“I am excited to be returning home to NewYork-Presbyterian, an organization that shares my commitment to providing the very best, most compassionate care to patients,” said Dr. Uriel. “Unfortunately, more and more patients are suffering from heart failure, and not every patient is able to access the level of care they need. There are options today that can help improve quality of life and increase longevity for patients with heart failure. Our goal is to reach as many of these patients as possible, regardless of where they live or their means, and provide them with the most advanced care so that they can enjoy life and have more time with their families and loved ones.”

Dr. Uriel’s research focuses on advanced heart failure physiology, heart transplant and mechanical circulatory support. He led the groundbreaking Heartmate 3 trials, which led to FDA-approval for LVAD, an implantable heart pump, as a therapy for patients with advanced heart failure who are not eligible for transplant. In his research, he has sought to better understand the health impact of implantable heart pumps and other devices and developed treatment algorithms used worldwide, changing the way patients are treated. His findings have been published in the Journal of the American College of Cardiology, New England Journal of Medicine, Circulation and more. He has also demonstrated the quality-of-life benefits of a diet rich in fish oil for people with mechanical circulatory support.

Dr. Uriel has a strong interest in high-risk transplant populations, including multi-organ transplant, HIV-positive patients and those with heart failure due to cancer treatment or prior transplants.

Dr. Uriel has published more than 200 original, peer-reviewed articles. In addition, he serves as a reviewer for several scientific journals, including American Journal of Transplantation, Journal of the American College of Cardiology and Journal of Heart and Lung Transplantation.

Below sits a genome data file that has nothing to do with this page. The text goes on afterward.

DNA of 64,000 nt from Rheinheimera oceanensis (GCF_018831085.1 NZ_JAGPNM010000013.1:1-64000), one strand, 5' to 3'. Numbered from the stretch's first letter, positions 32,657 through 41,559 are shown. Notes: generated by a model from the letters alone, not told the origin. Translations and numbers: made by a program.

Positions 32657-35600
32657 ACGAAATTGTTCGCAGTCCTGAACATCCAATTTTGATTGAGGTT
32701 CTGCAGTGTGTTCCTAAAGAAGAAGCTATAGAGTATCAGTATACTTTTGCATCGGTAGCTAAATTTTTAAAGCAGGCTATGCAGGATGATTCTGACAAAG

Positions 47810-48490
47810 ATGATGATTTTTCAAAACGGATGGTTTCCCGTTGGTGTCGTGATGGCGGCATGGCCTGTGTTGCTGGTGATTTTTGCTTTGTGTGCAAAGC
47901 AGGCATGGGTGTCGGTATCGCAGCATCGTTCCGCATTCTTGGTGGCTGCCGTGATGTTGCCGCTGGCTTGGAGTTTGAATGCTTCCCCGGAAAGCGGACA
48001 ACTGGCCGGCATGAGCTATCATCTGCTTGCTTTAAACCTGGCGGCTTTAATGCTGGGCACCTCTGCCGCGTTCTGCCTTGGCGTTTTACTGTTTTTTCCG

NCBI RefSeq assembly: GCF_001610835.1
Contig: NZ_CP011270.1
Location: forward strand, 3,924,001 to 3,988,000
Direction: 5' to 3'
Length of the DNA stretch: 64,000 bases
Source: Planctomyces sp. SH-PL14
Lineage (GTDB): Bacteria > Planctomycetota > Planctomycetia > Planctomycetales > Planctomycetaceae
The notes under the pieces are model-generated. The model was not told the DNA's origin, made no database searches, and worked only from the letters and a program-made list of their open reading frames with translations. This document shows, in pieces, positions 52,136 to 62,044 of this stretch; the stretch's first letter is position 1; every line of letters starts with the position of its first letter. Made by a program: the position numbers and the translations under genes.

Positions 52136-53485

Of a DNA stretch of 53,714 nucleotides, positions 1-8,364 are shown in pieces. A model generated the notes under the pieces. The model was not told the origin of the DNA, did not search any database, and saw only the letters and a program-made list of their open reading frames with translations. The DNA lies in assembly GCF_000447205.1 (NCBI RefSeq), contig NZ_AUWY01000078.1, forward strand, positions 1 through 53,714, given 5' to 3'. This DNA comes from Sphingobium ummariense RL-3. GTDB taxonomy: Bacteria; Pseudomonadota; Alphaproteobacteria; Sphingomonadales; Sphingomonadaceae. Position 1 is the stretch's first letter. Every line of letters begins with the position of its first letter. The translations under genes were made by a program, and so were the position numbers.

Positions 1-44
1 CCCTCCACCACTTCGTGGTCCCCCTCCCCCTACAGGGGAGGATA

Dr. Uriel was born and raised in Israel. He earned his bachelor’s degree in science and medical degree at the Ben Gurion University of the Negev. He completed his internship in internal medicine at Assaf Harofeh Medical Center, followed by four years as a physician in the Israeli Defense Force, initially as a combat battalion physician and then as a clinical study supervisor in the Army's medical research corps. He attained the rank of Major.

He returned to Assaf Harofeh Medical Center to complete his residency and a cardiology fellowship, followed by a year on the medical staff. He continued his training at NewYork-Presbyterian and Columbia University Irving Medical Center in 2008 with additional fellowships in cardiology, heart failure and transplant and mechanical circulatory support. In 2013, he earned a master's degree in biostatistics from Columbia University Mailman School of Public Health.


NewYork-Presbyterian is one of the nation’s most comprehensive, integrated academic healthcare systems, encompassing 10 hospital campuses across the Greater New York area, more than 200 primary and specialty care clinics and medical groups, and an array of telemedicine services. 

A leader in medical education, NewYork-Presbyterian Hospital is the only academic medical center in the nation affiliated with two world-class medical schools, Weill Cornell Medicine and Columbia University Vagelos College of Physicians and Surgeons. This collaboration means patients have access to the country’s leading physicians, the full range of medical specialties, latest innovations in care, and research that is developing cures and saving lives. Ranked the #5 hospital in the nation and #1 in New York in U.S. News & World Report’s “Best Hospitals” survey, NewYork-Presbyterian Hospital is also recognized as among the best in the nation in every pediatric specialty evaluated in the U.S. News “Best Children’s Hospitals” survey. Founded nearly 250 years ago, NewYork-Presbyterian Hospital has a long legacy of medical breakthroughs and innovation, from the invention of the Pap test to the first successful pediatric heart transplant, to pioneering the groundbreaking heart valve replacement procedure called TAVR.